A Roman Observer: Many Catholics who are eager to see Pope Francis reform the Roman Curia have grown noticeably impatient with how long the project is taking.
"The purpose of the synod is to ... develop pastoral practices that reach out to Catholics who have not felt welcomed because they do not entirely conform to current teaching."
Within weeks, the Vatican said in a statement Thursday, bishops' conferences around the world will be receiving preparatory documents for the 2015 synod.
I loved the banner that Catholic Church Reform International carried into St. Peter's Square: "Families must have vote in family synods." A great expression of obvious logic.
That banner hits the nail on the head on two scores: First, it's a bit ridiculous to have a synod on the family when only celibate prelates can engage in formal discussion and vote. Second, it underlines our need for democratic forms of decision-making in the church.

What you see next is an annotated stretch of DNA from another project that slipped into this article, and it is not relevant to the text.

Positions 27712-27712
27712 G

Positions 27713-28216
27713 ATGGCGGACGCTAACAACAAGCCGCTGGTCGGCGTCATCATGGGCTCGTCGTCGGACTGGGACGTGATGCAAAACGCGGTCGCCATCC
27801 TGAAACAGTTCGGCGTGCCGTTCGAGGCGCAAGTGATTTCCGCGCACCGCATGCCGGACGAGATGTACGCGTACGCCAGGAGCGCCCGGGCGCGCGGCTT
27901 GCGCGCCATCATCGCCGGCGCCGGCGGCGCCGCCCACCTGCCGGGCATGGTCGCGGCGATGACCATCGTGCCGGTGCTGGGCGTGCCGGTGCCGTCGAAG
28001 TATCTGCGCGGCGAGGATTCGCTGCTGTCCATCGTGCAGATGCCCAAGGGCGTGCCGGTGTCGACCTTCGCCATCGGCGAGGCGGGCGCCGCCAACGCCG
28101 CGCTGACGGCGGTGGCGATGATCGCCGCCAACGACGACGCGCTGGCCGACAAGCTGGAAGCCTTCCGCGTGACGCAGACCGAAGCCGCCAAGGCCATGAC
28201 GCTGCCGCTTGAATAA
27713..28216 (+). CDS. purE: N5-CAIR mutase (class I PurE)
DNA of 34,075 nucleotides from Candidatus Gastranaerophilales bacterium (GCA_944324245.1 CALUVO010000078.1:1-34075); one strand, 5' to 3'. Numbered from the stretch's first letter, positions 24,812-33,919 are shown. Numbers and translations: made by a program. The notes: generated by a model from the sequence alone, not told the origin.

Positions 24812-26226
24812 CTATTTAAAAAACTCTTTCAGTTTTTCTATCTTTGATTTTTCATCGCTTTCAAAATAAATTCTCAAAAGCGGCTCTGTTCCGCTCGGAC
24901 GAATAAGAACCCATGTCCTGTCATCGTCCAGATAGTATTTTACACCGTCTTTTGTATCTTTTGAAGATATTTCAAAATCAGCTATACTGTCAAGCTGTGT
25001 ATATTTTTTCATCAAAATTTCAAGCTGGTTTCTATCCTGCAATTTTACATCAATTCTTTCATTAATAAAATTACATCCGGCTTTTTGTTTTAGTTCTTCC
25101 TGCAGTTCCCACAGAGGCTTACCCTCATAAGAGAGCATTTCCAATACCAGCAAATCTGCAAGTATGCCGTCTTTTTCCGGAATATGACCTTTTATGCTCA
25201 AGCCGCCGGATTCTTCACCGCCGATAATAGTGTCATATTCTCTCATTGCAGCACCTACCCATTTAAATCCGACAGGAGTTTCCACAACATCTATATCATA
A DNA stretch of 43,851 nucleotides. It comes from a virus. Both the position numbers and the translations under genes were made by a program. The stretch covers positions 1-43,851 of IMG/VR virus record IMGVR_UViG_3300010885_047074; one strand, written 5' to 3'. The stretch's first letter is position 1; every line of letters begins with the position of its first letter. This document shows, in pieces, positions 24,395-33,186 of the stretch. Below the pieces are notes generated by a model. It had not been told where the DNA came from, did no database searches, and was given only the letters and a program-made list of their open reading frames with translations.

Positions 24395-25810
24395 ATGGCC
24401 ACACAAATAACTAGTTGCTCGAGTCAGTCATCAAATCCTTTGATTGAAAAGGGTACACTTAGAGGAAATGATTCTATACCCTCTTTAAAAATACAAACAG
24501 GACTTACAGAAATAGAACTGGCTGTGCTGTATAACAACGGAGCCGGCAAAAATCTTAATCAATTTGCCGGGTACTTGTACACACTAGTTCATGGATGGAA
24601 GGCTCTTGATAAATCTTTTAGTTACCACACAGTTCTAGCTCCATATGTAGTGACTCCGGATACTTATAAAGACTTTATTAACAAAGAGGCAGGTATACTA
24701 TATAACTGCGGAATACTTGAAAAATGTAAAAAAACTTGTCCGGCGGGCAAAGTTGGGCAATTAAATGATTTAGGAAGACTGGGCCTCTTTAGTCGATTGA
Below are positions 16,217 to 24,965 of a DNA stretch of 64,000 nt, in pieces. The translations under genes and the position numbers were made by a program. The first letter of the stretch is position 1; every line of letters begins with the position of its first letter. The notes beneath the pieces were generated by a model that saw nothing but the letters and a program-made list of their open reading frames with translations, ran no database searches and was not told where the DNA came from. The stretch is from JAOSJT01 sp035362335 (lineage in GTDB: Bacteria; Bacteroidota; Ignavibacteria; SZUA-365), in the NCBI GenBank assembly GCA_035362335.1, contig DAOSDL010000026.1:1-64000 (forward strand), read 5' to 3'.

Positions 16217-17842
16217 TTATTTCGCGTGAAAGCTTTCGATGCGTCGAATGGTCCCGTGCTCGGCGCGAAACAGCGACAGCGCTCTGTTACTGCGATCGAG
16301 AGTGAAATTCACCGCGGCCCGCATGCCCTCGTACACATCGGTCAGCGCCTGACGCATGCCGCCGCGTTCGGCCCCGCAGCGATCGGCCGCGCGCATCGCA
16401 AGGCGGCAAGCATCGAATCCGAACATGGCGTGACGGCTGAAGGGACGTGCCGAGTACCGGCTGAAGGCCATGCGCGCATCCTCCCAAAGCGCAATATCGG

The Vatican spokesman says his daily briefings will give "an effective feeling of what has happened in the room in the diverse languages with the diverse fathers."
The prelate responsible for shepherding the process said one thing is clear: The coming days will see an "opportunity to deal with existential issues."
Excitement and anticipation for this synod have been high, partly because of a survey the Vatican sent to the world's bishops last year.
Among the nonvoting members of 38 observers and 16 experts appointed by the pope, the majority are laymen and laywomen, including 14 married couples.
The document says the faithful's struggles in following Catholic teachings stem mainly from ineffective education and the pervasive effect of the culture.
Simply Spirit: This survey provided an opportunity for Catholics from anywhere in the U.S. to give feedback, not only those in the 72 U.S. dioceses that offered online surveys.